You are about to get back to work, which means you have to carry the breast pump with you and try to stick with your pumping schedule.
If you are lucky, you can keep giving your baby breast milk 100% for the next couple of months.
Only there is an issue that you did not see coming.
Your baby is not drinking milk from bottles.
You try and try and try, but he resists. He cries aloud when you try to force the bottle nipple in between his pursed lips, he ends up choking on the milk and cries even louder. This time, you have to hold him up, pat his back and pamper him.
Oh boy, what do you do?
Many moms have to go spoon feeding their little babies. Can you imagine how hard it will be?
In this article, we will find out why your baby refuses the bottle, and what you can do to smoothly introduce the bottle to him.
The top 5 reasons why your baby refuses the bottle
How to prevent bottle refusal
Most newborn babies will accept milk from a bottle. Newborn babies have sucking reflexes when they feel something in their mouth. If you introduce bottles to a newborn baby, he will learn the skill to get milk from a bottle.
Once your baby grows bigger and the sucking reflexes disappear, if he has little or no prior experience with eating from a bottle, he might refuse bottle-feeds.
However, if you insist on giving him milk from a bottle all the time, he will soon forget how to latch on your breasts. Because latching on a breast is very different from latching on a bottle. He will likely refuse direct breastfeeding.
To prevent bottle and breast refusal, the best thing you can do is to introduce both methods to your little one at a young age (less than 3 months old).
If you prioritize breastfeeding, then you should give your little one bottle at least once a day with just a little milk.
What to do when your baby is not drinking from bottles
Create a calm, quiet and comfortable environment
Just like breastfeeding, babies need to feel relaxed, calm, and comfortable to eat. This is especially true when you are trying to introduce the bottle for the first time.
Try to create the same quiet and peaceful environment for your baby. That way your baby can focus on drinking and have a better chance of success.
Change the position
Just like breastfeeding, make sure you hold your baby gently but firmly in the crook of your elbow with a slight incline. This is the best position to feed your little one as it helps air bubbles rise during burping, and it also creates the same bonding between moms and babies, even without breasts involved.
Using the right nipple size and check the milk flow
Many babies choke once or twice with a bottle. Because the milk flow is too fast for them. However, once your baby grows bigger, he can get frustrated when the milk doesn’t flow as fast as he wants.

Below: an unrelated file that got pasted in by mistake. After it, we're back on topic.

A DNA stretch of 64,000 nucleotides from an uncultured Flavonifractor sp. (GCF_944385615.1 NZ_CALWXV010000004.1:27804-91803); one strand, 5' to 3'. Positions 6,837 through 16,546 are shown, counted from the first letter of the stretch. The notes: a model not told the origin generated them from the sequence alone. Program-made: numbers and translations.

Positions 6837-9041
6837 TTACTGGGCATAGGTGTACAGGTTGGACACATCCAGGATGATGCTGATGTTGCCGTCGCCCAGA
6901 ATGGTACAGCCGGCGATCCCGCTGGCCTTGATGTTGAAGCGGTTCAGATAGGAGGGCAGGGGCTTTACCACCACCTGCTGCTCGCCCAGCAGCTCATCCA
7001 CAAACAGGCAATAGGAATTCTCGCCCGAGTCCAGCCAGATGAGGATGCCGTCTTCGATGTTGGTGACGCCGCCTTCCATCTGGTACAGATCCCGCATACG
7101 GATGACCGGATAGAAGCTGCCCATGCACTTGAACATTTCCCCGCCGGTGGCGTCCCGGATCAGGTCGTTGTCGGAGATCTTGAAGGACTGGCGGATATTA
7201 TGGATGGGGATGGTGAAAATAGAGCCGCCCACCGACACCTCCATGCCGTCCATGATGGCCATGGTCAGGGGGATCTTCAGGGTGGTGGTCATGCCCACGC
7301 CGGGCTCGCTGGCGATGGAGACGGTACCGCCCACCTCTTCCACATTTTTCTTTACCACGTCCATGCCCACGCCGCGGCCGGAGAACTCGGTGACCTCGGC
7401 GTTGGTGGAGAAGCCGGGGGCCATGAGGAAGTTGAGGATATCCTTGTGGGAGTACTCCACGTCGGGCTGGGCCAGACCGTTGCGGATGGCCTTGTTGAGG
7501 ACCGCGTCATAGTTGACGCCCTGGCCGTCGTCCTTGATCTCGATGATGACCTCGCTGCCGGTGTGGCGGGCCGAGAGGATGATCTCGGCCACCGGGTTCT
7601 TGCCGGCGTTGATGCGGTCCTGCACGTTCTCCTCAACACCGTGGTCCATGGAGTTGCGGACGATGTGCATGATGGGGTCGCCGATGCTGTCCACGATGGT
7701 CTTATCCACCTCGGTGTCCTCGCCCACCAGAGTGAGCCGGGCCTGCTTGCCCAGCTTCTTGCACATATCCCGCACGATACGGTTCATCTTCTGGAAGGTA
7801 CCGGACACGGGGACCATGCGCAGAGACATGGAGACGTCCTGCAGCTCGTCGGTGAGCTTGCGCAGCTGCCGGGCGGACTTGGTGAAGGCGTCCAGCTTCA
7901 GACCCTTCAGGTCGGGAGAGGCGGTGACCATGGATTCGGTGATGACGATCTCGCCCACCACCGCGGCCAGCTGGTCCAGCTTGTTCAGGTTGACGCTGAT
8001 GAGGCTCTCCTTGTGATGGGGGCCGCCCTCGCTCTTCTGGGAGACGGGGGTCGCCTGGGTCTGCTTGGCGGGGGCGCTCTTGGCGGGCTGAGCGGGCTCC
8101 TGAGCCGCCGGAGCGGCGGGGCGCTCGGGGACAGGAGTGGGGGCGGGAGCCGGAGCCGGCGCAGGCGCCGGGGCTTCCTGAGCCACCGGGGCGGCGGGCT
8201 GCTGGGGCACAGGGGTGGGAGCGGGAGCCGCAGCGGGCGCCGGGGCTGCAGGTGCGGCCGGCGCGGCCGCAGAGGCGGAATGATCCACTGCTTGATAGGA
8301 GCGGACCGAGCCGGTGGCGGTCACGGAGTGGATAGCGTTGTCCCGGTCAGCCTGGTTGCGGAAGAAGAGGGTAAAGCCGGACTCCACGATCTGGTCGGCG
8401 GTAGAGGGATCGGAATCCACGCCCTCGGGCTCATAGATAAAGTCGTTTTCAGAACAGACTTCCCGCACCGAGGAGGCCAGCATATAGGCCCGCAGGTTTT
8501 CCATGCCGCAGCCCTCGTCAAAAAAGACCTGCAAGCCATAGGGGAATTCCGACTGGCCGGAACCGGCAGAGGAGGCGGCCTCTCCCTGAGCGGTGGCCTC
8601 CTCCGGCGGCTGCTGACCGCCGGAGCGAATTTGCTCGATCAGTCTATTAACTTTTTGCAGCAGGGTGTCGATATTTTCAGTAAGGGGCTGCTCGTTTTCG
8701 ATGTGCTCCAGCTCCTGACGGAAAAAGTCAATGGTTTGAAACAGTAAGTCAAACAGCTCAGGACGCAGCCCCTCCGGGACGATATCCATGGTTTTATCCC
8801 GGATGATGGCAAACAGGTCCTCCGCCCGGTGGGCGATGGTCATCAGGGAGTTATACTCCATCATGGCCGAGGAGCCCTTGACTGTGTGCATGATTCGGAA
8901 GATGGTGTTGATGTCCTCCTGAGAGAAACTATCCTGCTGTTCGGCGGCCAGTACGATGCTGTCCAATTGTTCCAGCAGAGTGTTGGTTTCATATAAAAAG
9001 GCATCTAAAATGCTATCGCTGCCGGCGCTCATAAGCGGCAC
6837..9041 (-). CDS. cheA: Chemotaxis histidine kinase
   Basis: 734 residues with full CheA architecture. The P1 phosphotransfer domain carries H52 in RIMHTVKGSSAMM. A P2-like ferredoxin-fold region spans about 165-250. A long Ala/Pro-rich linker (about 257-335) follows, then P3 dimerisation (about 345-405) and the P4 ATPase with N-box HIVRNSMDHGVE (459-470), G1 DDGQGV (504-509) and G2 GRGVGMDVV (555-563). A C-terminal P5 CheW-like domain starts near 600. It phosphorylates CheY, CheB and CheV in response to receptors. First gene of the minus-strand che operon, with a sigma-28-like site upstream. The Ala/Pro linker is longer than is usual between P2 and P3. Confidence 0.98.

Make sure you check the flow rate of the bottle. You can buy different nipples for the same bottle. You should get the one that is most breast-alike, and with similar milk flow as your breast.
Make sure the milk temperature is right
Many babies don’t mind cold breast milk. You can just get the milk straight from the fridge to give it to your baby. However, many babies do mind cold milk.
Check with your baby a few times to see if it’s the milk temperature that he hates. If that is the case, make sure you warm up the milk before giving it to him.
You can use a baby bottle steamer to do the job, or can just run it under warm water for a few minutes, or let it soak in warm water.
Never heat the milk by putting it in a microwave. This can cause “hot spots” in the milk that can burn you or baby, and the high heat destroys some of the nutrients.
Ask your partner or relative or someone else to give the bottle to your baby while you stay away
Link to why do my baby cry with me more than with others?
Babies are very smart. Sometimes they refuse the bottle because they smell your scent and your milk right next to them. And they prefer that sweet, warm and fresh milk over some milk coming out oh a bottle!
If this is the case, try letting your partner or caregiver give the bottle to your baby. You might have to go out of the room so he can focus!
Give him the bottle when he is sleepy
Many babies don’t resist so much when they are sleepy. Because when sleepy, they have a strong need for sucking and drinking milk, at that time, he can go for pretty much anything that satisfies his need for sucking and drinking.
If a bottle can give them those things, chances are, he will be more than happy to take it.
However, don’t give your baby the bottle when he is sleeping. We want him to put his guard down, while still knowing what is going on around him.
Try giving him the sippy cup instead of milk bottles
If after everything, your baby is still not drinking milk from bottles, then don’t force him. Especially when he is upset.
Try again every hour or so. If your baby is more than 6 months old, you can use the bottle for water too. Once he is hungry and thirsty, he will take the bottle.
Most importantly, don’t panic. Healthy babies will not starve themselves. They will find or try a way to get some food when they are hungry enough.
Feeding time is the connection time
For babies, feeding is not simply for food and nutrition. It is also an intensely emotional connection and bonding between baby and mom (or dad, or anyone who takes care of the baby)
Feeding, whether breastfeeding or bottle-feeding, helps your baby feel secure, safe, and loved, knowing their needs are being met.
So even if your baby is not drinking milk from bottles, you should not rush into forcing him.
Be patient, be gentle, and trust your baby.